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Unfortunately, “Junk Beach” Lives Up To Its Name http://blog.oceanconservancy.org/2013/01/22/unfortunately-junk-beach-lives-up-to-its-name/ http://blog.oceanconservancy.org/2013/01/22/unfortunately-junk-beach-lives-up-to-its-name/#comments Tue, 22 Jan 2013 18:40:57 +0000 Nick Mallos http://blog.oceanconservancy.org/?p=4355

Sand or plastic? At “Junk Beach” on Kamilo Point in Hawaii, it can be hard to tell. Credit: Nicholas Mallos

I’m not a morning person; so 4:30 am wakeups are not my idea of a good time. But increasingly my alarm seems to be going off around this time because tides don’t care about my sleep schedule. Plus, the most severely littered beaches are almost always found on remote coastlines where cleanups cannot easily occur. Kamilo Point, known to many as “Junk Beach,” is perhaps the best example of this in the world.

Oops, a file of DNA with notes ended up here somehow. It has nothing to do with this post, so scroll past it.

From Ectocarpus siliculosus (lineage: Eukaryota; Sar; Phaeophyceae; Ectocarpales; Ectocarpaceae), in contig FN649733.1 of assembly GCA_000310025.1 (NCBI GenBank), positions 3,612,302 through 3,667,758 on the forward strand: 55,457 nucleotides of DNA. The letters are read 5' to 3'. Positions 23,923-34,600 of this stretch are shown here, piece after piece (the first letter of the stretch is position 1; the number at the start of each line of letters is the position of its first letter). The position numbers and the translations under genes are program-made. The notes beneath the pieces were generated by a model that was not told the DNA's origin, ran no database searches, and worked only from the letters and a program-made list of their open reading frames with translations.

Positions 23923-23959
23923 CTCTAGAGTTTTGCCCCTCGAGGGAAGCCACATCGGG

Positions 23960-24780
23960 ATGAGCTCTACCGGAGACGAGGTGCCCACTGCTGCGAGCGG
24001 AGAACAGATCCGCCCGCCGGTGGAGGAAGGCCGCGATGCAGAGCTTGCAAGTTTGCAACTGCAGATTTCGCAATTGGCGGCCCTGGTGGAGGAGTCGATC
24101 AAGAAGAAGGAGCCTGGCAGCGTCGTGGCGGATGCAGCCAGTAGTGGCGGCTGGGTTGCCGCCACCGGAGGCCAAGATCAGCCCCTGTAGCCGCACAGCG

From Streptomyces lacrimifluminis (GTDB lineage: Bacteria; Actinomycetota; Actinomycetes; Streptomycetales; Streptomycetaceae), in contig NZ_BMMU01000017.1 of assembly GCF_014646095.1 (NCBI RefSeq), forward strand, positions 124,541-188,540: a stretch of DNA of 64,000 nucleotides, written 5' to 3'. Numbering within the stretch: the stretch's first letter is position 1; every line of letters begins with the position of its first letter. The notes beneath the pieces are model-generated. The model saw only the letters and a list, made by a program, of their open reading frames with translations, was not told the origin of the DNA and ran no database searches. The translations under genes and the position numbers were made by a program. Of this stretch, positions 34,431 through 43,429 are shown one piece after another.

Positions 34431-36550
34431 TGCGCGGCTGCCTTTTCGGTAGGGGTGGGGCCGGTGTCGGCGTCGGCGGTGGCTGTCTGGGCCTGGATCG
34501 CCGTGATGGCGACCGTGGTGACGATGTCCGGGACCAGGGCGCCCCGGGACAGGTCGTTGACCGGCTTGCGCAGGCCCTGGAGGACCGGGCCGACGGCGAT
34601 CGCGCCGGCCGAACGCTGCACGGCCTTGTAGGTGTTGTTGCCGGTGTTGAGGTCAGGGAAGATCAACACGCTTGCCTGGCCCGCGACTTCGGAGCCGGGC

After a 2 hour drive through the heart of Hawai’i Volcanoes National Park, we arrived in Naalehu where we were greeted by members of Hawaii Wildlife Fund (HWF). No organization knows about marine debris on the Big Island better than HWF. Funded by NOAA’s Marine Debris Program, HWF has spent countless hours removing debris from Hawai’i’s South Point coastline—more than 240,000 pounds since 2003.

From Naalehu, it’s about four miles to Kamilo Point. No problem, right? Not so much…this four mile trip takes about an hour, most of which is spent driving—cautious not to blow a tire or axle—on what is the bumpiest, ruttiest, rockiest road in the world and I challenge anyone to prove me otherwise. A pair of humpback whales spouting off the coast and a green sea turtle spotting made the bumpfest a bit more bearable, but I was delighted to finally arrive at our sandy destination.